XDK API  3.6.0
Documentation
XDK Operation Modes

Explains XDK Operation Modes, meaning of LEDs, Assertions and Stack Overflows


This page describes the different operation modes of the XDK, how to determine in which mode XDK is and how to switch between them. Please note, that in normal operation, XDK Workbench will automatically detect the mode XDK currently is in. Furthermore, XDK Workbench will try to automatically perform the mode switch that are required for its correct function. However, there may be certain situations, in which the automatic detection or the automated switching does not work.

In general, XDK knows the following modes:

LED Code

XDK uses the LEDs to signal the operation mode it is currently in. Since in application mode, the application has control over the LEDs, the LED code may not necessarily be unambiguous.

Red LED Orange LED Yellow LED Macro
On Off Off XDK in Bootloader, USB not connected
On Off On XDK in Bootloader, USB connected
Blinking Off Off XDK in Bootloader, invalid application
Off Off Off XDK in application mode (LEDs are user programmable)
On On On XDK is in Assertion mode
On Off On XDK is in Stack Overflow mode

XDK Bootloader Mode

XDK has a bootloader, that allows to upload XDK Applications via USB (see XDK Bootloader User Guide for further information). The bootloader is write protected and can only be overwritten or updated using the J-Link JTAG Adapter via XDK Workbench. When powering up, XDK will automatically go into the bootloader mode, which is indicated by the red LED. If XDK finds a valid application, the bootloader will automatically turn off the red LED and start the application.

In case no valid application is found or XDK is forced to go into bootloader mode, the yellow LED indicates whether XDK is successfully connected to a PC. Once the red and yellow LED are solid on, XDK shows up in the device view of XDK Workbench and can be programmed.

To get XDK into the bootloader, XDK Workbench can be used. Right click on the XDK and select "Goto Bootloader". In case XDK is not responding (and possibly not even recognized over USB), then you can manually force XDK into bootloader mode like so (see also Approach 1):

XDK Application Mode

In application mode, the LEDs of XDK are user programmable. More information on the control flow can be found here.

Assertion

Assertions are used in XDK to ensure certain conditions that must be met when calling a function or executing a given piece of code. The developer uses assertions to indicate explicit assumptions that he takes during development of the code.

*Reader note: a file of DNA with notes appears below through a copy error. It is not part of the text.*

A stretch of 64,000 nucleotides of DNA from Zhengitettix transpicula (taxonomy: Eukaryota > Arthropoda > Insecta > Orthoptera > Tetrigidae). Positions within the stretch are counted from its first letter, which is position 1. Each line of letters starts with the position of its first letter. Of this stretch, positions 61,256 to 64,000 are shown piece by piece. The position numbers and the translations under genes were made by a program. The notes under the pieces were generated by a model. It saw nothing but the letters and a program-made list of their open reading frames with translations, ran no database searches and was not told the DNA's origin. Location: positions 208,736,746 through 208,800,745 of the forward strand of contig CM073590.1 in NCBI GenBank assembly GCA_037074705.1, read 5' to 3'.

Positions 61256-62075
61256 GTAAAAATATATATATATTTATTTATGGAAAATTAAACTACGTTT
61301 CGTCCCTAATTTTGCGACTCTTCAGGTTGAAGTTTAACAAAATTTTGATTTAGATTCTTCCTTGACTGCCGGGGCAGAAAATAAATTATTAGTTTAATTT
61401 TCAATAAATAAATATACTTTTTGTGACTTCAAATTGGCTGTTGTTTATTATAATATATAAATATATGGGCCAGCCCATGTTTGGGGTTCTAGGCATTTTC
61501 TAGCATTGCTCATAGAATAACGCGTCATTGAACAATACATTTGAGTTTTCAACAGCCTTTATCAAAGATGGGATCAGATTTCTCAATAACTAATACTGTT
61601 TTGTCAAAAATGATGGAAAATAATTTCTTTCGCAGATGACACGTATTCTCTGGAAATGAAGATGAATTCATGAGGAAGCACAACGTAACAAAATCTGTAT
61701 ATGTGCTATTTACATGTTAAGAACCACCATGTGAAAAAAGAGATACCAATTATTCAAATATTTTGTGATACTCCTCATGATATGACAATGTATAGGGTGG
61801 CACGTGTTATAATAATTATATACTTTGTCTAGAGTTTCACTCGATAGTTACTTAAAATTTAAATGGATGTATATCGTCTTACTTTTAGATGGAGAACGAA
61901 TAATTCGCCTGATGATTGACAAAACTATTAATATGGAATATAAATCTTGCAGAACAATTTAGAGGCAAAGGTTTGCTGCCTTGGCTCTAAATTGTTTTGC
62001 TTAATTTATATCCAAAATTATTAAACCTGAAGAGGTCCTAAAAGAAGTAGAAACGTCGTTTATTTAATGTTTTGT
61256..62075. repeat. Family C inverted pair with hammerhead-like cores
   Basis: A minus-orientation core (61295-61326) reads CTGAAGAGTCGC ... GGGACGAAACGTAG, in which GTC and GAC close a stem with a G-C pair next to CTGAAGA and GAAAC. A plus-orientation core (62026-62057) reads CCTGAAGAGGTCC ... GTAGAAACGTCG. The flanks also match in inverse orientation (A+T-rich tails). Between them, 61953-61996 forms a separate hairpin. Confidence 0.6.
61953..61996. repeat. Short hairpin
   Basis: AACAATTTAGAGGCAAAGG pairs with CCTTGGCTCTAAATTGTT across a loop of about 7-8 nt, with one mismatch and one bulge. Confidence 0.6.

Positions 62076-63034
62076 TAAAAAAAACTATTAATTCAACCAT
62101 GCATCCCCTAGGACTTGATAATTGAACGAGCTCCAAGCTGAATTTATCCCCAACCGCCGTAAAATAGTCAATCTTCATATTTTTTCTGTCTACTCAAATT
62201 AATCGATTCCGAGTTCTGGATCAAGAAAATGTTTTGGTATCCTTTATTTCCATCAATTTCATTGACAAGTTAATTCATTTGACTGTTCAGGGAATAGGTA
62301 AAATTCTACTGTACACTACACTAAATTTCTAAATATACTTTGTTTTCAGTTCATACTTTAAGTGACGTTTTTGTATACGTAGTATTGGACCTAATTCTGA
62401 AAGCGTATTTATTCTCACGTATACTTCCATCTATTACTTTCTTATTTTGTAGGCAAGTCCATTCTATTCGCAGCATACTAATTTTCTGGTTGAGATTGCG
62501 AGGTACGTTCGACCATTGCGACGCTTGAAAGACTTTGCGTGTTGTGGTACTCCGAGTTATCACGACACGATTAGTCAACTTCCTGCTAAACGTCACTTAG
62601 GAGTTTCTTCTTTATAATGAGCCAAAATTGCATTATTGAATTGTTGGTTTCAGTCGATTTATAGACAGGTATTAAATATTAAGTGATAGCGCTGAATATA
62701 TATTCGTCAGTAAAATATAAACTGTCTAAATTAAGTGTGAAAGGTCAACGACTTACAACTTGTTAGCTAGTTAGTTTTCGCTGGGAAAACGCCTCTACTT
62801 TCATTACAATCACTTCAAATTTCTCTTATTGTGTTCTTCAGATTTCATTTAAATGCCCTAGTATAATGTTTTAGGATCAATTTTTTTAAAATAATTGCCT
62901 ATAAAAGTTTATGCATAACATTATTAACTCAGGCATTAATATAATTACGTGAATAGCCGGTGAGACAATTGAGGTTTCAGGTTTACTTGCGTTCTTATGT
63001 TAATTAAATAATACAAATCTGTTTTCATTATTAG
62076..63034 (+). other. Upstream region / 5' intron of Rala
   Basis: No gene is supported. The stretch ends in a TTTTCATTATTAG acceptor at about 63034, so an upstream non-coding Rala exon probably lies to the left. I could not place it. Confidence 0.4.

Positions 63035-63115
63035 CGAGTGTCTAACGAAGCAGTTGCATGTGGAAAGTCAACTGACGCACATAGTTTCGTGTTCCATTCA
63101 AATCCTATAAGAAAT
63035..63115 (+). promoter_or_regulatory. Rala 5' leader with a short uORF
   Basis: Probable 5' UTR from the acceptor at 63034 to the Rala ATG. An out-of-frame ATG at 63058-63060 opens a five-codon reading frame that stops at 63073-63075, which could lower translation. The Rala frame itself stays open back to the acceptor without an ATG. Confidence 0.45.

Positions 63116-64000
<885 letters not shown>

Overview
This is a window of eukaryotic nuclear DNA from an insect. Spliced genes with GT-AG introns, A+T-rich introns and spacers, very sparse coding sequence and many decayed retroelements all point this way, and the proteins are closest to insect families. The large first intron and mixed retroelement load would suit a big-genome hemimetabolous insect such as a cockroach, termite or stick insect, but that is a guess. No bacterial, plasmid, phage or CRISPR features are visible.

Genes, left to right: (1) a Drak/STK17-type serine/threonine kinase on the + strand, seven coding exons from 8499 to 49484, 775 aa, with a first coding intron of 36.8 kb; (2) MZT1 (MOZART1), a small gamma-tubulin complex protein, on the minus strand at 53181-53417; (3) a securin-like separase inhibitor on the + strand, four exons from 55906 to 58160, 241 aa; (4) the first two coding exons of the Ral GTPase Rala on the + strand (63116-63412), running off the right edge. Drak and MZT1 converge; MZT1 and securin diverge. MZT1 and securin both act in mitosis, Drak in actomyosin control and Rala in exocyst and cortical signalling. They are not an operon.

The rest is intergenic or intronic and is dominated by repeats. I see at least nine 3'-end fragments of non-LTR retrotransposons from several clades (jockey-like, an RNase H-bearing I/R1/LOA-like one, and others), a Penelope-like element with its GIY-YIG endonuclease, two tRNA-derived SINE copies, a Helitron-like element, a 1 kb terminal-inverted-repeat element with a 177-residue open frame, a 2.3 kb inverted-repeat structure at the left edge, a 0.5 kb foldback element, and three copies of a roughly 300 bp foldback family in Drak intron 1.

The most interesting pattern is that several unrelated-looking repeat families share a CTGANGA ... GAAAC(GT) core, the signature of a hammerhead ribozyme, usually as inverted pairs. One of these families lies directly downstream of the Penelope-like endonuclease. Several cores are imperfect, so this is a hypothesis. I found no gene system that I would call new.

In case one of those assumptions is violated during the execution of the application, XDK will stop and turn on all LEDs. Furthermore, the following message will be printed out on the console:

asserted at Filename Libraries/FreeRTOS/FreeRTOS/source/queue.c, line no 599

XDK will have to be reset now, before it can be used again. Either, you simply switch it off and on again, and XDK will then execute the installed application. Or, you force it into bootloader mode (see above) to be able to install a new application onto XDK.

To debug an assertion, dig into the code and find the place where your program asserted. The assertion will tell you, which assumption was not fulfilled. Check your code to make sure, that all assumptions are met when calling another function.

Stack Overflow

The call stack of a program is the memory that is allocated for holding runtime information that is mostly produced while calling functions. Each task in freeRTOS has a limited stack size. A task that exceeds its own reserved stack size corrupts the memory of other task, which will lead to unpredictable behaviour. This situation is called Stack Overflow and must be avoided. XDK uses a heuristic to detect, whether a stack overflow has occurred. If this is the case, XDK will turn on the red and yellow LED and print out the following message on the console:

----- STACK OVERFLOW -----Task Name: Lwm2mExampleClient -----Current Task Handle: 0xAB

XDK will have to be reset now, before it can be used again. Either, you simply switch it off and on again, XDK will then execute the installed application. Or, you force it into bootloader mode (see above) to be able to install a new application onto XDK.


All rights reserved. The use is subject to the XDK SDK EULA by Bosch Connected Devices and Solutions GmbH.
This documentation file has been automatically generated on Thu Mar 14 2019 19:12:49 by doxygen 1.8.8